The Help – Film Review

The Help, by far,  is the most difficult film review I have ever tackled, mostly because of the sensitive subject matter depicted on film, from the book of the same name, by author Katheryn Stockett.

The Help is set in Mississippi, during the 1960’s and it is based on a compilation of stories gathered and recorded by an educated white socialite living during those events. It’s the story of a dozen or more black women, who were the hired help, if you will, for the white wealthy families in need of someone to take care of their children (among other things) while they socialized (among other things).

These black women, were not only subjected to segregation and a lifetime of suppression while they served, but were also disillusioned when their only hope, Dr. Martin Luther King, Jr was assassinated during their struggle for equality.

The film, I think is a remarkable piece of work and since I haven’t read the book, I am not sure if it is a pretty good interpretation of the story.  The funny thing is, I have always appreciated period films revolving around the 60s, mostly for the costume and the abrasive attitude of the characters. So this film   definitely lived up to my expectations. I can honestly say, The Help will surely be one of the most nominated films for the upcoming award season.

The most interesting film technique used by director Tate Taylor is that since the men did not play a major role in the film, most were invisible and the one’s filmed just to make an impact where either side profiles or from the back, which forced the audience to focus on the women in all cases. I loved it.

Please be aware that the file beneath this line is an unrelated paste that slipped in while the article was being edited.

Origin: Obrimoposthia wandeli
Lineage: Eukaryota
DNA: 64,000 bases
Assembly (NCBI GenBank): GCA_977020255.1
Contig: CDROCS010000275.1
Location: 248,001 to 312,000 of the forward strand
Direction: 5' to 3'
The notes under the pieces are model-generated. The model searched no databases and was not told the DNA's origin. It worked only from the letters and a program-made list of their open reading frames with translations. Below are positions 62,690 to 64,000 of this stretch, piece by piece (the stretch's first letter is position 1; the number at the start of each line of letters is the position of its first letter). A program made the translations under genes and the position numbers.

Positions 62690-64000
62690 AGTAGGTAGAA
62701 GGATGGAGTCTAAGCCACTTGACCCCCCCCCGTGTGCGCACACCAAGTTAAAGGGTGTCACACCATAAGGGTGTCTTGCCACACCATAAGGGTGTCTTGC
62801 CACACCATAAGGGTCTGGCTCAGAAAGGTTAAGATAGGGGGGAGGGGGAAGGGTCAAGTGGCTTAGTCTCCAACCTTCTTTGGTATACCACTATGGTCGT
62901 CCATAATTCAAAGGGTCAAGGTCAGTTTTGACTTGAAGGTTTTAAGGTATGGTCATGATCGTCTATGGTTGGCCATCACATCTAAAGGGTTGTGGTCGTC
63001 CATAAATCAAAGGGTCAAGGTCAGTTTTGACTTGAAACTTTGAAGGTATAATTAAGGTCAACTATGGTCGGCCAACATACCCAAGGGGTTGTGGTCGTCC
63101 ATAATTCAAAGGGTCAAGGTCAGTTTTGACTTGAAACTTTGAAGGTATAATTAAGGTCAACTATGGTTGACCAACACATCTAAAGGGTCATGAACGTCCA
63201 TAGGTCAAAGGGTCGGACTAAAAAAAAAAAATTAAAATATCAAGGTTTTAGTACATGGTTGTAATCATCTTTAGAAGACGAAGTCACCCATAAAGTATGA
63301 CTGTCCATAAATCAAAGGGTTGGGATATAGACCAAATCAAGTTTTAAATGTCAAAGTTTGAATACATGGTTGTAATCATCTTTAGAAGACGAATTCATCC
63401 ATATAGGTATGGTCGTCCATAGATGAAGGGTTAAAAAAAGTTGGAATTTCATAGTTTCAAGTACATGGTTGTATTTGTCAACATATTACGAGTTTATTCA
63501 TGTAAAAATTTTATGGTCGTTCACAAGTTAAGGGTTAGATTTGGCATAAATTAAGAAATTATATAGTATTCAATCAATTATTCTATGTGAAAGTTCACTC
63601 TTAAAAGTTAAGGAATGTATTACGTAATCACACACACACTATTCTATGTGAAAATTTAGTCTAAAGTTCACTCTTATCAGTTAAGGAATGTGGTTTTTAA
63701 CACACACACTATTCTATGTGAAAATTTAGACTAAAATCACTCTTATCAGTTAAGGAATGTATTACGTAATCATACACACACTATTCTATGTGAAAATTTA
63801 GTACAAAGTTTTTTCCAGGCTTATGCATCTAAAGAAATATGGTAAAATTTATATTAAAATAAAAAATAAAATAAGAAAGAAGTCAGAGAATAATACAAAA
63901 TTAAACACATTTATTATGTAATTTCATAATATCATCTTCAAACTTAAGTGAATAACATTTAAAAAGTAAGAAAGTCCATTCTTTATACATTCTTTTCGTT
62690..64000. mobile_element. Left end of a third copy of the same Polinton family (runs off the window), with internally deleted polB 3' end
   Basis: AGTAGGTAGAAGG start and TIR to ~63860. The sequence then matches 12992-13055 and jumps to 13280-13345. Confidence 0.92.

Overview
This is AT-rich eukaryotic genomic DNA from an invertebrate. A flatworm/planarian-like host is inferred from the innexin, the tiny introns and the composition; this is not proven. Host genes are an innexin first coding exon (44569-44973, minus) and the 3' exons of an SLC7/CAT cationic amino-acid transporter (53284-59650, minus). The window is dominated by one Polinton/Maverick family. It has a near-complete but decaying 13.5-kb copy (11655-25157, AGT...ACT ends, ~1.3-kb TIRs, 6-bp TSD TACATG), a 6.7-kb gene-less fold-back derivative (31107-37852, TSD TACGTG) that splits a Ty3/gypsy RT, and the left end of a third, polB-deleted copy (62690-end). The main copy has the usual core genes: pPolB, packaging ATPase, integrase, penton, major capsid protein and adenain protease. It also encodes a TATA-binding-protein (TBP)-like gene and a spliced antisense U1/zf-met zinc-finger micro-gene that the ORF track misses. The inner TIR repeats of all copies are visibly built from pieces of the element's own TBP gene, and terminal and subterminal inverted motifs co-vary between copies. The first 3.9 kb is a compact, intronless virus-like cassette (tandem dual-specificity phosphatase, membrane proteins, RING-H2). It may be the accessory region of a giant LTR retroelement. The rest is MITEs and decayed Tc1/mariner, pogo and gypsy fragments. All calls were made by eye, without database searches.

As for the actors: I think Bryce Dallas Howard did an amazing job portraying Hilly, a white socialite who is a force not to reckon with while dealing with the hired help and coordinating their integration into white society.  Although she is a well known actress, her performance in this particular film has finally put her on the radar, in my opinion, as a truly talented actor.

I think every one of the women portraying the characters did an outstanding job, they each carried their weight and deserve at least a nod during the award season if not a group award. The entire cast ensemble should receive an Oscar for their dedication and portrayal of their individual characters. Jessica Chastain, Viola Davis, Allison Janey, Sissy Spacek, Octavia Spencer, Mary Steenburgen, Emma Stone and of course my old time favorite Cicely Tyson. Thank you ladies, you made the film all worth while.

I highly recommend the film, it is truly an outstanding piece of work and most memorable for this year. And ladies please bring your handkerchiefs.

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